August 12, 2012

Where Words Leave Off…

Written by Zoe Sorrell, a student of flute, English, and dance at the Oberlin College and Conservatory of Music.

The final installment of ICE's residency at the Mostly Mozart Festival, like the first, will feature world-renowned guest artists as well as the unusual overlapping of music and ornithology. The venue for this concert, the Park Avenue Armory, is known for inspiring artists to "draw upon its grand scale and distinctive character", and resultantly the evening's program is no coincidence. From world premieres commissioned by ICE to Messiaen favorites, these pieces were picked to fill the Armory's rooms.

One of the world premieres, Serenade by Suzanne Farrin, was actually composed specifically for the Armory. A Maine native and current theory and composition teacher at SUNY Purchase, Farrin has worked with an array of notable musicians, among them Tanya Bannister, David Schotzko, Mark Stewart, Antoine Tamestit, and Ira Weller. Her music has been heard in Carnegie Weill Hall, The Kennedy Center, and many other renowned venues. The Washington Post describes her music as a crossover between that of Frederic Rzewski and of Messiaen himself (read the article here). ICE is thrilled to be including her newest piece in the lineup.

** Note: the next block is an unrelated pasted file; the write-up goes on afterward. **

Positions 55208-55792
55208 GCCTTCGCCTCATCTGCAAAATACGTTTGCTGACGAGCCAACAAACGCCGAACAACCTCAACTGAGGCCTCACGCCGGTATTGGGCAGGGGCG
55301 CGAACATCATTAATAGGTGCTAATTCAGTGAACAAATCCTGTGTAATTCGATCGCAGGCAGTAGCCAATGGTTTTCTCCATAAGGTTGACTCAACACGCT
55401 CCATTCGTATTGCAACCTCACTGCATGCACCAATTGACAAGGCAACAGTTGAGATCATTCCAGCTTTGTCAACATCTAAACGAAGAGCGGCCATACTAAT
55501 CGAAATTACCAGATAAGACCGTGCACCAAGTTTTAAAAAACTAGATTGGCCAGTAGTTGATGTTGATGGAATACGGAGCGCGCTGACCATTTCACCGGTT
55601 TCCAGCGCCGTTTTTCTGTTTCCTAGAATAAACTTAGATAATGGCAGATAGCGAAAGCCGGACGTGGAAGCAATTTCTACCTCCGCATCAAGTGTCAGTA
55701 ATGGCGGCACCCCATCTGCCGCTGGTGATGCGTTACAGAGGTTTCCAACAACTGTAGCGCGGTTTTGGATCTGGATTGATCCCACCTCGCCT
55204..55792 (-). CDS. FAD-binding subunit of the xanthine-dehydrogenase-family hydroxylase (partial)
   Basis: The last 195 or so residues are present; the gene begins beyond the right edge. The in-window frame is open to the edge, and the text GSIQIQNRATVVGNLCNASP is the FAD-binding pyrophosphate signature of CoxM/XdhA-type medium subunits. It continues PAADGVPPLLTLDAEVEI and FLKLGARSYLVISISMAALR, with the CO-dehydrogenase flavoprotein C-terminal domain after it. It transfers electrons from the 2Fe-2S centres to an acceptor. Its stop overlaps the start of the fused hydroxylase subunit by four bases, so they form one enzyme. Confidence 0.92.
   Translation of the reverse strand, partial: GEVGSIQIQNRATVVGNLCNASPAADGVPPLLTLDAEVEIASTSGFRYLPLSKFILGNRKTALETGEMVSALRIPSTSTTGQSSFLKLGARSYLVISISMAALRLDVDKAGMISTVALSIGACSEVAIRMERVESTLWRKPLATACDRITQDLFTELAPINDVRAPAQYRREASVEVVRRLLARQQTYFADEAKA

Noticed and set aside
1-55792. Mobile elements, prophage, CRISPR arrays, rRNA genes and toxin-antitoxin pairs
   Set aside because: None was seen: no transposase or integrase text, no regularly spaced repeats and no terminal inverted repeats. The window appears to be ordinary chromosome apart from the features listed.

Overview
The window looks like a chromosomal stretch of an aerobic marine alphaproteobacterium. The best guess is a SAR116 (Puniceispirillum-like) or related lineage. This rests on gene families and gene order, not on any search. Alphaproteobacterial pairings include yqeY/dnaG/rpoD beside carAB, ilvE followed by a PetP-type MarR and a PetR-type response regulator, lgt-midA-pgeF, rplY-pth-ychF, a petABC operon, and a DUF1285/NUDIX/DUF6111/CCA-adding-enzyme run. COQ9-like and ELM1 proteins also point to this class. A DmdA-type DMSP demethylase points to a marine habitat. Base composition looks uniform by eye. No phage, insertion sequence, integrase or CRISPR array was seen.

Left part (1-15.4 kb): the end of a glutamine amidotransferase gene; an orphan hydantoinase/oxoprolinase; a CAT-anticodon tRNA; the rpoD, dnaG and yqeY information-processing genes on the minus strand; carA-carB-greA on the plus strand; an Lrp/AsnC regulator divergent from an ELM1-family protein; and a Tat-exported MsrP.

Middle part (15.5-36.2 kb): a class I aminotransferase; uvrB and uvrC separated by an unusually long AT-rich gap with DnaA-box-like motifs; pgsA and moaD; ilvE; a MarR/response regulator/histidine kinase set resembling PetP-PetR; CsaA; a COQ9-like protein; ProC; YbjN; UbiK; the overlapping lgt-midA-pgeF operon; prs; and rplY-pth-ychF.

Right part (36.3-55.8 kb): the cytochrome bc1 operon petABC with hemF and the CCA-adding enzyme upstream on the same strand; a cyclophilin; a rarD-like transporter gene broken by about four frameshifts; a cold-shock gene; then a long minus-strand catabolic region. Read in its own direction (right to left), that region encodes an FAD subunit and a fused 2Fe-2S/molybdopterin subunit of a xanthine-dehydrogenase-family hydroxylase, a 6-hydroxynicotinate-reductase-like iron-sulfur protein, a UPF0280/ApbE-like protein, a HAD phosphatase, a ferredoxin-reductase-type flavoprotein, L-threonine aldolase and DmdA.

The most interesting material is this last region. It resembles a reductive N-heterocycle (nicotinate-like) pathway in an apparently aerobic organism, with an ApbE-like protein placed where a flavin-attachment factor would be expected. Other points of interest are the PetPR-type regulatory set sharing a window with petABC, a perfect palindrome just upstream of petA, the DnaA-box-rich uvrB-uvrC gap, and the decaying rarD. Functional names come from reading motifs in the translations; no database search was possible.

Farrin's piece will feature another artist with whom ICE is excited to collaborate: countertenor, Anthony Roth Costanzo. Renaud Machart of Le Monde calls Costanzo "a perfect musician, focused voice, excellent projection, and capable of subtle nuances" (read more). Musical America quotes his singing as "the kind of high-voltage, high-register male singing that comes once in a generation" (read more). Cotanzo was a Grand Finals Winner of the Metropolitan Opera National Council Auditions and most recently debuted at the Met as Unulfo in Rodelinda alongside Renee Fleming. Other accolades include a George London Award, a career grant from the Richard Tucker Foundation, and First Place in the Houston Grand Opera Eleanor McCullom competition. His premiere performance of Farrin's piece is not something to be missed!